What a difference a few months makes. Of course, that kind of speed boost is less apparent when doing more mundane work like checking email, surfing the Web or watching videos full-screen. And while the HD webcam is nice for video chats, it won't do any good unless the person you're chatting with also has a recent Apple computer with the same camera. Sure, you'll look great to the other person. But you'll see them in regular definition video.

Trackpads and keyboards

It was interesting going back to using a desktop machine, because I've grown accustomed to the large trackpad built into MacBooks. All iMacs come standard with Apple's wireless, compact keyboard and wireless Magic Mouse -- and it became clear the Magic Mouse may not be the best option if you plan to upgrade to Mac OS X 10.7 "Lion" when it is released later this month. Lion offers more in the way of gestures, which work well on a touch screen or trackpad, but don't translate well when you're using a mouse.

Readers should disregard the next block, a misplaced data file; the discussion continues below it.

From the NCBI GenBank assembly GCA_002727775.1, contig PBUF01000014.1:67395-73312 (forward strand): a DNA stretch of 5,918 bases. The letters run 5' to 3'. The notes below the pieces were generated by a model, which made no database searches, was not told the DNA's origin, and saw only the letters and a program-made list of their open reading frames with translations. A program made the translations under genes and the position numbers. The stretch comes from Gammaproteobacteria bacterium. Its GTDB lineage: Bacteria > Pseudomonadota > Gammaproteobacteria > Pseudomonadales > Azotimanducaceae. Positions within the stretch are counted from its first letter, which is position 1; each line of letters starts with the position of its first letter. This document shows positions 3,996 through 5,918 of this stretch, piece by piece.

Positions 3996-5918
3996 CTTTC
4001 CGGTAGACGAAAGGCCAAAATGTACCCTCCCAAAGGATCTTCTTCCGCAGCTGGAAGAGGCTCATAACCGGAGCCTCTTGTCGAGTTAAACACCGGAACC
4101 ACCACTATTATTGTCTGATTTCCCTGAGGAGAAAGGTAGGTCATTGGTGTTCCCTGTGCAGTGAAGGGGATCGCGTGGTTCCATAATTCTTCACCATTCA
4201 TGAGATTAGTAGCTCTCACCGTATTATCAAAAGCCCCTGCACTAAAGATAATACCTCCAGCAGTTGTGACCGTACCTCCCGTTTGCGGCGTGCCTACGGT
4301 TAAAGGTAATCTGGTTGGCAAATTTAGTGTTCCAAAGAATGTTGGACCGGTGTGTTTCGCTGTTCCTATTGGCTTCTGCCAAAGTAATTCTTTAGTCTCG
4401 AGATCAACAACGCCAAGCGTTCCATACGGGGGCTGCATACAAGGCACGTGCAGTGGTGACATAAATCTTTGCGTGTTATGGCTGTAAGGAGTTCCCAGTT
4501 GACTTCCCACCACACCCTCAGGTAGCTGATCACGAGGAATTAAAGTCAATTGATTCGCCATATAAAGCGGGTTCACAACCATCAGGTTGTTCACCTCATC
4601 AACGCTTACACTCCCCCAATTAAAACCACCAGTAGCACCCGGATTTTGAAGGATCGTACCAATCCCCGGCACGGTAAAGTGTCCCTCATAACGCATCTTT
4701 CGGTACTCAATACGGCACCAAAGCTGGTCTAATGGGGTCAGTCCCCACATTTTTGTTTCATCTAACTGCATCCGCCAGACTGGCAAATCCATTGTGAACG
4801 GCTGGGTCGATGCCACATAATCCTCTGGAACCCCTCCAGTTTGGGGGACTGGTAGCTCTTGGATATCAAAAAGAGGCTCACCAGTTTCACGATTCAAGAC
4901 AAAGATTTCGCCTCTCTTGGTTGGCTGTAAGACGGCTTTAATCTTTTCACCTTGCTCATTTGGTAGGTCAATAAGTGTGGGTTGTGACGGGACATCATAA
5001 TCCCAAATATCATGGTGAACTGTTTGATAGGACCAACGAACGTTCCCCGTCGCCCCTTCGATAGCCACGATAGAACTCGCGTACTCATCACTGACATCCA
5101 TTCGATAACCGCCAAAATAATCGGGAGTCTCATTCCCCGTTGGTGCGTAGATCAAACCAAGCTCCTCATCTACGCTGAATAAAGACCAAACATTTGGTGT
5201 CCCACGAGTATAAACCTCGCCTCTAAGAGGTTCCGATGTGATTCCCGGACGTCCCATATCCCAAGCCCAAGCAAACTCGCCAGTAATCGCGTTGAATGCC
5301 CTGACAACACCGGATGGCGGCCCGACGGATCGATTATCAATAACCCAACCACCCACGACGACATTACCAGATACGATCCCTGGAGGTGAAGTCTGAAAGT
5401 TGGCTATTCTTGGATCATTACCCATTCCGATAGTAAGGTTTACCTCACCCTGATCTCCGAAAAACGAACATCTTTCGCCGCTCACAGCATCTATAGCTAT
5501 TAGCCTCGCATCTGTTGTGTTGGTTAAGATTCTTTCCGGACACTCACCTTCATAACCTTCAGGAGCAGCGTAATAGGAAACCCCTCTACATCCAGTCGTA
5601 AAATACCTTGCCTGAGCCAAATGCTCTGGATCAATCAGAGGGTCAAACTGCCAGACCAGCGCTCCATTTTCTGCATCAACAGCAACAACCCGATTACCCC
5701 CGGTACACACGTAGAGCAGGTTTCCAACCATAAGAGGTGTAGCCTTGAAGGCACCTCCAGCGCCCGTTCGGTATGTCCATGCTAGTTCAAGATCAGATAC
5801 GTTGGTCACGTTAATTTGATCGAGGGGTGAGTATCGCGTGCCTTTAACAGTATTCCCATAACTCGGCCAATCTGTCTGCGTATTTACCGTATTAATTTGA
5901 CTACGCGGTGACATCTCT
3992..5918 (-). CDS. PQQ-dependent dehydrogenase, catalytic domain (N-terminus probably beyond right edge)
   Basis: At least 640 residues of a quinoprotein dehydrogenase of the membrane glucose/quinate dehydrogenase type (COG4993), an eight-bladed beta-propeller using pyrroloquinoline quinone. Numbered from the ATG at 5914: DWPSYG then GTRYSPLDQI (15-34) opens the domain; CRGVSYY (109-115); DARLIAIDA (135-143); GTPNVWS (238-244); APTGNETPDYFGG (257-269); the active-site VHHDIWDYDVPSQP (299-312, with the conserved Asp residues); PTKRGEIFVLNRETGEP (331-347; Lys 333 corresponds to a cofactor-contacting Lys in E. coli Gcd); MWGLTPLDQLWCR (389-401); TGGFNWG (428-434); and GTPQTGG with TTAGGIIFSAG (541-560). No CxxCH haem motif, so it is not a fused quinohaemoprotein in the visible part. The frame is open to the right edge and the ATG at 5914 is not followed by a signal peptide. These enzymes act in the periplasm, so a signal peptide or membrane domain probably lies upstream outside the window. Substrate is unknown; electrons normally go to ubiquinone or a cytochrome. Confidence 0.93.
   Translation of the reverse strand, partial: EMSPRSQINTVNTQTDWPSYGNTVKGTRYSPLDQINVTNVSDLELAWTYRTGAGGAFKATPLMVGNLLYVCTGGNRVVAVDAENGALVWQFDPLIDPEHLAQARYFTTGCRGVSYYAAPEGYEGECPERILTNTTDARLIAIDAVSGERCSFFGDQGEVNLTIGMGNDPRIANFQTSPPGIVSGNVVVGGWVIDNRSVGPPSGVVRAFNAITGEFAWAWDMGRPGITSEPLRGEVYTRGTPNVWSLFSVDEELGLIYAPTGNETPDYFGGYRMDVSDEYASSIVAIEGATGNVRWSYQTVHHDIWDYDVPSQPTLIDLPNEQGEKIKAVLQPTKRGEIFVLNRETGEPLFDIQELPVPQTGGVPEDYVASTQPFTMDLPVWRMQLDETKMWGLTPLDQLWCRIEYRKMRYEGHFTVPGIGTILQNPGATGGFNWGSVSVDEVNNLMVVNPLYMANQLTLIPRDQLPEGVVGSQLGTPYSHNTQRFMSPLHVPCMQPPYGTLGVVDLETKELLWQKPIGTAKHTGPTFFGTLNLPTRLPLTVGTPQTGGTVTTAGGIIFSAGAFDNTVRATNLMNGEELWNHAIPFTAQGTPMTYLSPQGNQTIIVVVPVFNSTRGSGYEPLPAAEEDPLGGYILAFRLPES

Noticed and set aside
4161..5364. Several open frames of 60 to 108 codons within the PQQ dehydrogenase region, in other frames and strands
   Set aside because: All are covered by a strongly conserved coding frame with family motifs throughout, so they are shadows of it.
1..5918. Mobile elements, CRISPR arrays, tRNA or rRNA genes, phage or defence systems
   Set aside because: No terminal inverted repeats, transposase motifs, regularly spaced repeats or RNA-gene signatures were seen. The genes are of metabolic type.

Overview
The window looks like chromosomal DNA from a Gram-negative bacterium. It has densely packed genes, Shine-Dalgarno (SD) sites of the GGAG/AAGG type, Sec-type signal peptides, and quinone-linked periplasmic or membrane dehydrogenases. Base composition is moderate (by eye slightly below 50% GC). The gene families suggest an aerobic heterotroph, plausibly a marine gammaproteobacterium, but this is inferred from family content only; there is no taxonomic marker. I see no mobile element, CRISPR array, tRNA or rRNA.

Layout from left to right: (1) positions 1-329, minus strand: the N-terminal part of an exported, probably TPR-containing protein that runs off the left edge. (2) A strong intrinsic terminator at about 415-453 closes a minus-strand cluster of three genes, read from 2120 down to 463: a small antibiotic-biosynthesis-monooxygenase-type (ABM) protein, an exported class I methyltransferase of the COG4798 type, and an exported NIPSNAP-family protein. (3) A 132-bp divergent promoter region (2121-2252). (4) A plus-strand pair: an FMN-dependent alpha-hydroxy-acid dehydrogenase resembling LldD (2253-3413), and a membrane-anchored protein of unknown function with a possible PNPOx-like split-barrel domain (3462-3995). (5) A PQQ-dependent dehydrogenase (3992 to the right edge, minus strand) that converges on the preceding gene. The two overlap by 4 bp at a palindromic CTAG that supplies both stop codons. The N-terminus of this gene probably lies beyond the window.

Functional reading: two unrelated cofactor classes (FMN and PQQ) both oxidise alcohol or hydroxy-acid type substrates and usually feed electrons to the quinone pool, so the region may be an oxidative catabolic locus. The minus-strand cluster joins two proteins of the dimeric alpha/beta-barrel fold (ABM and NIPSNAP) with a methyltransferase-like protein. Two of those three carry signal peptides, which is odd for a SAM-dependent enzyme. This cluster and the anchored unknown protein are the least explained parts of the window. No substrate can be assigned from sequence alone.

You might want to use Apple's available Bluetooth "Magic Trackpad," which is easy to set up on your desk and provides a stable platform for using sweeping gestures or intricate mouse movements. I've used the Magic Trackpad, and I'm really impressed by it; given that Lion really takes advantage of the multitouch technology and incorporates swiping, pinching and other gestures, you should consider getting one to go with an iMac.